Tribalism is Kenya’s No.1 monster, created by an external force yet fuelled by our very own!

It robs us of everything we fight for, everything we hope for, everything represented by our national values – peace, love and unity!

A childhood friend once told me that we could no longer be friends after her father found out where my parents “came from.” I was heart-broken and thought that I had done something wrong to her that crippled our friendship.

My parents have always been liberal and thought it best to teach me to approach life with an independent type of thinking, unswayed by stereotypes. They knew that unlike their past, there was a chance for me to grow up knowing that people are their character and not their tribal clusters.

“Who does he think he is? Just because he is from Tribe X he thinks he can get away with anything?” I never understood why my teachers would avoid explaining this question to me. It often flew across the school environment like a spark from a wild fire.

“Why did the pastor preach in a language that doesn’t represent the entire flock?” I never understood why church folk avoided addressing this question. I often heard it escape from conversations after Sunday service.

“These are the only tomatoes we’ve got left! Who are you to demand fresh ones?” I never understood why the neighbourhood shopkeeper always shouted at me. She always sold fresh produce to a particular group of people, just not me.

“Usiniletee mathe! Lipa gari ama ushuke” (Woman don’t try me. Pay or step out). I never understood why the matatu conductor hurled this comment to my mother. She was forced to pay more fare yet some individuals paid less.

These are some of the issues I battled with for years as I grew up. But I have found a solution, and it begins with me!

I am so blessed to have parents who allowed me to grow up as an independent thinker. So much so that during the most recent general elections in March 4th, 2013, our household had a mix of candidates to support. We had fun analysing each presidential candidate while maintaining our respect for the individual choices we made. I believe that this was unlike many others, attested by the brutal conversations I watched going viral on Social media. It was sad that even relationships came to an end because of the monster.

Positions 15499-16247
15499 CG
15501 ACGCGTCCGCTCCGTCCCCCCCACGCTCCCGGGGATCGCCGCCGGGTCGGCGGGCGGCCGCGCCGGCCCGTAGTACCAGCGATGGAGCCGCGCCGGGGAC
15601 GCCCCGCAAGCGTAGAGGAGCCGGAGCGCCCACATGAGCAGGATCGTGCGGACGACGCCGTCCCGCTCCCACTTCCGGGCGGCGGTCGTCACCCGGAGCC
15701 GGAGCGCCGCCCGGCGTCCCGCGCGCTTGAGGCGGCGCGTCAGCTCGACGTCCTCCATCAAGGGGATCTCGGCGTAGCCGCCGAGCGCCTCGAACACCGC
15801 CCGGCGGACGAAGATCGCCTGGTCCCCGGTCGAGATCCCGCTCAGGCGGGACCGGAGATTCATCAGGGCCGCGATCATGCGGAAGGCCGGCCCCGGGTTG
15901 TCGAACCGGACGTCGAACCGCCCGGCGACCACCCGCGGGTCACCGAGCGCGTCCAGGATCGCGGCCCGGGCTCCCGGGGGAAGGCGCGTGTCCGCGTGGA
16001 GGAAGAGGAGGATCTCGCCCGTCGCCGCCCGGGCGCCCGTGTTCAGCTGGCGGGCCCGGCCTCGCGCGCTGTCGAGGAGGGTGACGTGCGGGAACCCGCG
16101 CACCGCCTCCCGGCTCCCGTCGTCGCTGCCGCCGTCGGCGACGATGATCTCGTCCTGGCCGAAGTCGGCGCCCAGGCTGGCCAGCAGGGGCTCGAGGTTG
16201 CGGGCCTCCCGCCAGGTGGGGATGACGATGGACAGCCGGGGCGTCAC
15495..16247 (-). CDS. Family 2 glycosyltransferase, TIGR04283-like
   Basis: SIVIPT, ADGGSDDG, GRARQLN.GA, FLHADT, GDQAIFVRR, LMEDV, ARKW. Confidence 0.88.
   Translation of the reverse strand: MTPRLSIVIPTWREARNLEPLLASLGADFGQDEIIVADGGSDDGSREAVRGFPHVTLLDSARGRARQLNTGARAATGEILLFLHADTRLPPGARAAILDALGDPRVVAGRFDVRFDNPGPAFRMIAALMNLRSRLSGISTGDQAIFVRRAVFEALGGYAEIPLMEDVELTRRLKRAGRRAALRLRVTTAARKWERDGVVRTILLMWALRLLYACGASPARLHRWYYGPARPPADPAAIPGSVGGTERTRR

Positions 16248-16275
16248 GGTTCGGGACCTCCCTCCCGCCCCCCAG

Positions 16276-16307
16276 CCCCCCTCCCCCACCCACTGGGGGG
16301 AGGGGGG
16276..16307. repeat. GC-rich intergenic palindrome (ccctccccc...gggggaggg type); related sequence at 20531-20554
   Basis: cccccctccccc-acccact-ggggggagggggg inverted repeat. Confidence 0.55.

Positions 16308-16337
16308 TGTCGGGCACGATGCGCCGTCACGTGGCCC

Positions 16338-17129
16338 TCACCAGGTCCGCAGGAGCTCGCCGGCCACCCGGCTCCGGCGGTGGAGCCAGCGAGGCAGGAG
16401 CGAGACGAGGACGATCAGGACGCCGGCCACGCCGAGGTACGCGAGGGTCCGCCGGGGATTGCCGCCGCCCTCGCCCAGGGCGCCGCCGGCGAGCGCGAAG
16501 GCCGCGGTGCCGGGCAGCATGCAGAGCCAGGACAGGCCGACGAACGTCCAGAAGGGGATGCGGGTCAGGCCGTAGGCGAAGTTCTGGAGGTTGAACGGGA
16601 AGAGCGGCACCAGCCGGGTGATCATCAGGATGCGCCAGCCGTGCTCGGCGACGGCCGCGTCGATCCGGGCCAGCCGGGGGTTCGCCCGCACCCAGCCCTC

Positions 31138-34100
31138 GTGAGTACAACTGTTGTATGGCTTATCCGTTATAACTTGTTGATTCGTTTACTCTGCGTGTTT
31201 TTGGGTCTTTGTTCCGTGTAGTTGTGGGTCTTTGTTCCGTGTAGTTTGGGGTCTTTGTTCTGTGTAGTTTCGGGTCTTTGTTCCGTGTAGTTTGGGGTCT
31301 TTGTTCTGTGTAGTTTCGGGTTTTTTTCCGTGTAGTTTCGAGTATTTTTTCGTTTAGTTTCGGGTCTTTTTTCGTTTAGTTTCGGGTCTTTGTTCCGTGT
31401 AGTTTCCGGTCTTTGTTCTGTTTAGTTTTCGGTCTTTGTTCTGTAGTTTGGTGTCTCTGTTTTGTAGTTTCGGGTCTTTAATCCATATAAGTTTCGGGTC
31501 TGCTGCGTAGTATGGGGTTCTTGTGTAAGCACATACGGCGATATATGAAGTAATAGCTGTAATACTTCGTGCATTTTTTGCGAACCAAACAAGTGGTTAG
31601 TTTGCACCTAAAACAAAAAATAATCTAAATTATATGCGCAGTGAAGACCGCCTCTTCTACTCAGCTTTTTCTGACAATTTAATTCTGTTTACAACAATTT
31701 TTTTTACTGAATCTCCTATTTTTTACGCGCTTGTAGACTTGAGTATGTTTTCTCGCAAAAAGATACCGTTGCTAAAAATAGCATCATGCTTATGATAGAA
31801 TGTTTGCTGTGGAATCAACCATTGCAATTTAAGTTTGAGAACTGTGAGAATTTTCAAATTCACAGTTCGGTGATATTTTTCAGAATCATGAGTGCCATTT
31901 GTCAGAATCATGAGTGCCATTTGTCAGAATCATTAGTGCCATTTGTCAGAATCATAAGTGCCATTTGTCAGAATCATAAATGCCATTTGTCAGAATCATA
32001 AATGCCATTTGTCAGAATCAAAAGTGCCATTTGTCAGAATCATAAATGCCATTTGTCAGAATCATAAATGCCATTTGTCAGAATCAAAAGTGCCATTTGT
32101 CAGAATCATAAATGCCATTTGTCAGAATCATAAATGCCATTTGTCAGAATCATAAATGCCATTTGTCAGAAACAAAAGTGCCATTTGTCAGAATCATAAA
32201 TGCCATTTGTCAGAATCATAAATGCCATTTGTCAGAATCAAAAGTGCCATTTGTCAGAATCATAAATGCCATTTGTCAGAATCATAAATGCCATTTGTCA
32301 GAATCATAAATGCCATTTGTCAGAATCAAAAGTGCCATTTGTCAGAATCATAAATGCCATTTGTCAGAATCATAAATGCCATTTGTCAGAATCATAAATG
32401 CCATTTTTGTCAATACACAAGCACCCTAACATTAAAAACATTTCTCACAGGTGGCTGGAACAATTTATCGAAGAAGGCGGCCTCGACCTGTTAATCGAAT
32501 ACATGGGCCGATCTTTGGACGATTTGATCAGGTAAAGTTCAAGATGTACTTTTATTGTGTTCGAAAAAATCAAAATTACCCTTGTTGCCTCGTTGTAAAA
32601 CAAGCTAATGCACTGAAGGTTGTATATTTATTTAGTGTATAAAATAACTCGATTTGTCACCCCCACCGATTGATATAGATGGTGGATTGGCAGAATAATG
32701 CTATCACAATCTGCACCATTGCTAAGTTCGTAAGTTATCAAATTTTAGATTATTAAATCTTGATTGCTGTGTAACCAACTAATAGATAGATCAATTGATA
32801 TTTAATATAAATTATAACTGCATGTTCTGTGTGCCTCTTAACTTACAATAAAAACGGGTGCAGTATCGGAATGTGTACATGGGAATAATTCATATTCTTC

In my home, tribalism is illegal! In my home, people’s characters are more important than affluence and political anarchy.

And though this is a slow process in battling the vicious monster, I shall carry-on the liberal tradition that my parents have taught me to my little ones – should God bless me with children in future. Despite the ugliness of the monster that stares at me every day, I shall hold on to the almost hazy dream that our forefathers desired for our nation. I may not know what made them thirst so much for that future, I may not know what their yoke felt like, but I know that there’s no way I’m going to look away from the blessing they gave us. It’s ours to cherish!

To those who are tired of the stink of tribalism in our country. To those who are strong enough to accept that the monster exists. To those who are tired of the hush hush reproach of the monster, this is our chance to shout and say, “No more!”

“Those who are able to see beyond the shadows and lies of their culture will never be understood, let alone believed, by the masses.” ~Plato

The giants that play in the monster’s field may not even care what we do and laugh at our efforts… But I promise you, we shall conquer! Our children are the progeny of the Kenyan dream. Let’s ensure that with our sweat and blood, they’ll get to enjoy every bit of it.

Here’s to a great year of jubilee/ freedom/ revolution as our country Kenya showers us with her golden dust during her 50th year of independence.

God bless Kenya!

Yours Truly,

Ayuma.

The Storymoja Hay Festival is on September 19 – 22, 2013 at the National Museums of Kenya. Follow @SMHayFest on Twitter, and Storymoja Hay Festival on Facebook for updates on guest authors, events, pre-fest events and tickets.